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Theater review: ‘The Tempest’ builds a bridge from Shakespeare’s world to ours
Utah Shakespeare Festival » Henry Woronicz’s powerful portrayal of Prospero is the highlight of a magical production.
First Published Jul 03 2013 05:43 pm • Last Updated Dec 07 2013 11:35 pm

Cedar City • The colony of Jamestown was established in Virginia in 1607; William Shakespeare wrote "The Tempest" in 1610 or 1611.

It is likely that Shakespeare had heard stories about the New World, that "brave new world, that has such people in ’t!" that the character Miranda alludes to in the play.

At a glance

‘The Tempest’

Insightful direction and inspired acting make this one of the most exciting productions you are likely to see.

When » Reviewed on July 2; continues in rotating repertory with two other productions Monday-Saturday at 8 p.m. through Aug. 31.

Where » Adams Shakespearean Theatre at the Utah Shakespeare Festival on the campus of Southern Utah University, 300 West and Center Street, Cedar City.

Tickets » $23-$72 with discounts for groups, students, and seniors. Available at 800-PLAYTIX (752-9849) or www.bard.org

Running time » Two and a half hours, including an intermission.

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But it’s irrelevant what Shakespeare knew about the mysterious lands to the west, because in "The Tempest," which recently opened at the Utah Shakespeare Festival, he creates a unique world of his own: a world where magic is an everyday event; a world "full of noises, sounds and sweet airs that give delight and hurt not," as Caliban tells us; a world where Prospero, a man who has lived for years with betrayal and loss, finds the capacity to forgive; a world where that same man is inspired to be most human by Ariel, a spirit as insubstantial as the air; a world where, as Gonzalo says, "all of us [find] ourselves when no man was his own."

The joy and triumph of USF’s production is that it brings that vibrant world to life in so many ways:

• B.J. Jones’ encyclopedic direction that is always in motion yet gives us time to savor the emotional moments.

• Robert Mark Morgan’s island paradise set with its palm trees, lush vegetation, and arch made of Prospero’s books.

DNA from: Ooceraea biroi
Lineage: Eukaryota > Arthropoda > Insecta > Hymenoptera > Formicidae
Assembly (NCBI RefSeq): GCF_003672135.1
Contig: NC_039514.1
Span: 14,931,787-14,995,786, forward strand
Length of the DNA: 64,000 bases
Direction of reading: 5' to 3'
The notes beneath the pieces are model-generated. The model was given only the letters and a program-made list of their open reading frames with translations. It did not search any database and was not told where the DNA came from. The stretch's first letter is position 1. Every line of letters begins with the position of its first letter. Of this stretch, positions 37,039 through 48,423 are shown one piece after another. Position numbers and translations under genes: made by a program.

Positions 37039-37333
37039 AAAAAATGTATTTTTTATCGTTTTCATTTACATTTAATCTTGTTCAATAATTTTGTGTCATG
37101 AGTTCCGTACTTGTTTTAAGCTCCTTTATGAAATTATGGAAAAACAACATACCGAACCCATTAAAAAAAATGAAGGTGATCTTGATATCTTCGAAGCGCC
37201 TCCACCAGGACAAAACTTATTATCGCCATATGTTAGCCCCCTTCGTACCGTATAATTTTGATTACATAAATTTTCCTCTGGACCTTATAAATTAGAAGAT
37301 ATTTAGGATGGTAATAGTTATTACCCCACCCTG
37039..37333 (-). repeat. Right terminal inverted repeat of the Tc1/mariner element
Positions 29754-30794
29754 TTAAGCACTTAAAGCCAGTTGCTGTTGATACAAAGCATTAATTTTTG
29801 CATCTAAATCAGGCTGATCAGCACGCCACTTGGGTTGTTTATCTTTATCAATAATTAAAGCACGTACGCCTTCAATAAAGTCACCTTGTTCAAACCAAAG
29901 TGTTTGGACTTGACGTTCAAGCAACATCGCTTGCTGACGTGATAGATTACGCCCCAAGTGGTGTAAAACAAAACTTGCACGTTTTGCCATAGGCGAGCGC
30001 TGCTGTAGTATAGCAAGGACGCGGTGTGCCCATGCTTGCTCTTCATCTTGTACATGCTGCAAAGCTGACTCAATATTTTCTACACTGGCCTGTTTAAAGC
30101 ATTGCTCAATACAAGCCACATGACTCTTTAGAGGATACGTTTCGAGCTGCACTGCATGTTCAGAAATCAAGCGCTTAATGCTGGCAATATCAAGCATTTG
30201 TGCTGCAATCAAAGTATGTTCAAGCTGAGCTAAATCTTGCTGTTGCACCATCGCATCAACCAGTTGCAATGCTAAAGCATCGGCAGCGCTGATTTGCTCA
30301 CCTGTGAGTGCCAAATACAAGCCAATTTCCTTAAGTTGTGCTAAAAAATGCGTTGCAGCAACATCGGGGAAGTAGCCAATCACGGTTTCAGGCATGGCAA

• Donna Ruzika’s responsive lighting that isolates characters in intimate pools, then suddenly shifts to red at dramatic moments.

• David Kay Mickelsen’s incredibly detailed costumes, especially Caliban’s and Ariel’s bodysuits.

• Joe Payne’s haunting New Age music, which summons past and future simultaneously.

• Stephanie Ivers’ fluid choreography that enhances the masques that Prospero conjures and Ariel’s balletic movement.

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Add to that the complexity of the characterizations: Each actor finds ways to individualize his or her portrayal and make it dynamic, but they all revolve around the power of Henry Woronicz’s Prospero. No fading old man, this Prospero is angry but kind, vengeful but forgiving, stern but loving. Woronicz is at the perfect time in his life to play this role, and his Prospero is simply superb.

Melisa Pereyra’s Miranda is feisty and inquisitive, and she and Jeb Burris as Ferdinand capture the spontaneity and exuberance of young people swept away by first love. Melinda Parrett creates an unworldly, inventive Ariel, staring intently at the human beings around her to try to figure them out. Corey Jones’ Caliban is an earthy force of nature, frightening, often grotesque, but also stirring our pity for his plight. The Caribbean cadence in his voice intensifies his strangeness.

As the drunken Trinculo and Stephano, Roderick Peeples and James Newcomb come close to stealing the show, shamelessly playing with the audience at every opportunity. Martin Kildare’s Antonio is the consummate duplicitous politician, and Michael Harding’s bullying Sebastian is a willing collaborator in his treachery. A. Bryan Humphrey is garrulous yet compassionate as Gonzalo, and Fredric Stone creates a dignified, discouraged Alonso.

This production has too many magical moments to describe in one short review. The best I can say is that—as his last play—"The Tempest" represents Shakespeare’s final attempt to explore what ultimately makes us human, and USF’s production does more than honor that effort. Its immediacy is the only proof we need that Shakespeare’s words will never lose their power to bridge the years from his world to ours.


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